Argyll and Bute Council has just delivered a typical misaligned appointment in the award of a £20k tender for a consultant to deliver ‘a strategic action plan for the heritage, arts, culture and tourism sector in Argyll.’
The tender brief is as elastic an all-embracing piece of waffle as you could conjure if you were a satirist – and if you looked at what it optimistically hopes to get for its money, you realise just how little understanding anyone at the council has of the nature of culture and of its role in society.
Being ignorant is, to a degree, beyond one’s personal control. It lies at various points on an axis of opportunity and interest. The council is to be commended for realising that there is a serious gap in its strategic provision for Argyll; and for trying to do the best they could to address this.
However, if you know nothing yourself, it is an obvious imperative that you appoint someone who knows what you do not.
In this case the council has laboured and spent to produce a perfectly vacuous initiative.
Knowing nothing of the nature of the issues concerned, the Council – aided and abetted by joint funder HIE – has selected a bidder who equally has no given knowledge, expertise or experience of the cultural sector; and no evident track record of work in it.
Moreover, they do not appear to have any serious knowledge of Argyll – and this is not a place like anywhere else.
We have no knowledge of the shortlist for the tender but it is unimaginable that there were not capable, experienced and informed alternatives for so complex and specific a job.
The full brief for the tender is here – and the ‘Total quantity or scope of tender’ section [under ‘Full Notice Text’] contains no more than a repetition of the three paragraphs of the brief Introduction. And as for ‘Further Info’…
A more inept and less adequate guidance for bidders would be hard to find but hey, it’s only public money.
Below is the ‘Introduction’ to the job – which remains the only substantive information for potential bidders. It’s supposed to be an ‘Abstract’ [from what?[ and it is certainly everything that word calls up.
‘Argyll and Bute Council is seeking to appoint a consultant or consortium to deliver a strategic action plan for the heritage, arts, culture and tourism sector in Argyll.
‘This will be achieved through effective collaborative working with a wide range of stakeholders in the cultural sector in Argyll and partners at a national and local level, linking the valuable work they carry out with the current public sector strategies for the sector.
‘This work will help to gain full engagement from relevant stakeholders and articulate the sector’s ambitions for creativity in Argyll. In addition the action plan will articulate the economic contribution of the arts, heritage, culture and creative industries in Argyll including the potential increase in cultural tourism.’
What the successful bidder delivers in response to this will make entertaining reading somewhere down the line.
Ah yes, the successful bidder.
That is ‘Business Tourism Solutions‘ based in Edinburgh.
Look at their website, linked above and see what they say about themselves.
Read the details on each of the photographed company team and then on the listed specialists they call upon as and when.
Not one of them has any background in the arts, culture or heritage – three quarters of the four areas of expertise harnessed into a single brief.
Together they do summon a profile to approach a tourism-focused consultancy, which covers 25% of the field of the brief.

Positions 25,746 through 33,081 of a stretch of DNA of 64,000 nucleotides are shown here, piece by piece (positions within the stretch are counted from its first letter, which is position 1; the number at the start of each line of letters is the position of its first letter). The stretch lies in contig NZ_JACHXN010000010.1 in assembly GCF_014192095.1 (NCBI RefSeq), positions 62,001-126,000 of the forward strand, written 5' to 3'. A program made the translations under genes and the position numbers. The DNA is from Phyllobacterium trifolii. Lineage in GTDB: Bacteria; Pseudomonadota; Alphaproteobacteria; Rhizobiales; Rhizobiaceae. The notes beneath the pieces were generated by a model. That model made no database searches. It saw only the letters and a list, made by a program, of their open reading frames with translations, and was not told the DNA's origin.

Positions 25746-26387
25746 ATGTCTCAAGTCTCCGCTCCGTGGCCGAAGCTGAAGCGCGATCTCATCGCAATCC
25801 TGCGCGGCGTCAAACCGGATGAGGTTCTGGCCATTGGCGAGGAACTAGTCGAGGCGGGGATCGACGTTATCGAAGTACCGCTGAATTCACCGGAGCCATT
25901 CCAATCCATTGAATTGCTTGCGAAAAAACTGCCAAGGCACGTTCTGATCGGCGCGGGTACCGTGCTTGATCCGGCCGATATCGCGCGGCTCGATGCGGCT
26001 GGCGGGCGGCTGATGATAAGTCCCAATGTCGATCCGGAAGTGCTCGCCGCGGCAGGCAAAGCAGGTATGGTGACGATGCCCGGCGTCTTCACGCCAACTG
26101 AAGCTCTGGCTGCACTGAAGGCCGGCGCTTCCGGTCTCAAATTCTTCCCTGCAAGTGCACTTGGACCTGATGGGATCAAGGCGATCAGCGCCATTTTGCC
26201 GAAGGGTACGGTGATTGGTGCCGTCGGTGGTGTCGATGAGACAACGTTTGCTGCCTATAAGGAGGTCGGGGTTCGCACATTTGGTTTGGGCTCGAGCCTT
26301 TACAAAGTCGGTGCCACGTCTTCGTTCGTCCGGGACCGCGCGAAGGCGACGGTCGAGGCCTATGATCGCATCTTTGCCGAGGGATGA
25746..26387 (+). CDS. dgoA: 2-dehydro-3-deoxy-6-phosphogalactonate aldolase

The information on available personnel provides a clue as to how this appointment has come about. One of the ‘as and when’ specialists is Sue Crossman, who, if memory serves us right, presented to an early Argyll and the Isles Tourism Summit in the gloom of the Corran Halls in Oban.
This event was effectively run by Argyll and Bute Council; and Sue Crosman’s presentation on Tourism Intelligence Scotland [for which she works] – a superb resource – was, to us at least, the most interesting element of the event.
This would suggest that the drowning know-nots of the council grabbed onto the life raft of someone they had seen at work and whose expertise centred on the least ethereal of the four subjects in the brief – tourism.
That’s practical – but added to the nature of the brief, suggests that the place in the outcome of the arts, culture and heritage will be subordinated – and has now certainly become so – to the tourism business.
The arts, culture and heritage can whore with the best but they are each essentially much more than the producers of products to sell. They can do this, of course – and triumphantly – but there’s a lot more to it than that.
These things often become a poncers paradise, talking a language and cloaking themselves in a glutinous pretension that, deliberately, excludes people and makes them feel unable.
The best of them is muscular, robust, engaged, mysterious maybe [and what’s wrong with the lure of the unknown] – and often ‘difficult’. The things that form us are never the easy ones. But this does not mean that that life we refer to as ‘the arts, culture and heritage’ is accessible only to the few.
The key to the door is realising that there is no ‘right’ answer, only the interest in finding your own and in discovering that that ‘answer’ is valuable to yourself. In this world too many Emperors are naked and when that is your personal ‘answer’ to an experience – provided it is not born of defensiveness rather than openness – it is as valuable to you as any other would have been. Not everyone has the courage to nail a pseud.
No authority at any level can hope to create conditions for these agents that move us across time, place and experience to flourish and to enhance society – and economic development – without understanding what they are and what they can do.
So – ‘E’ for effort, with great interest in what emerges for our £20k.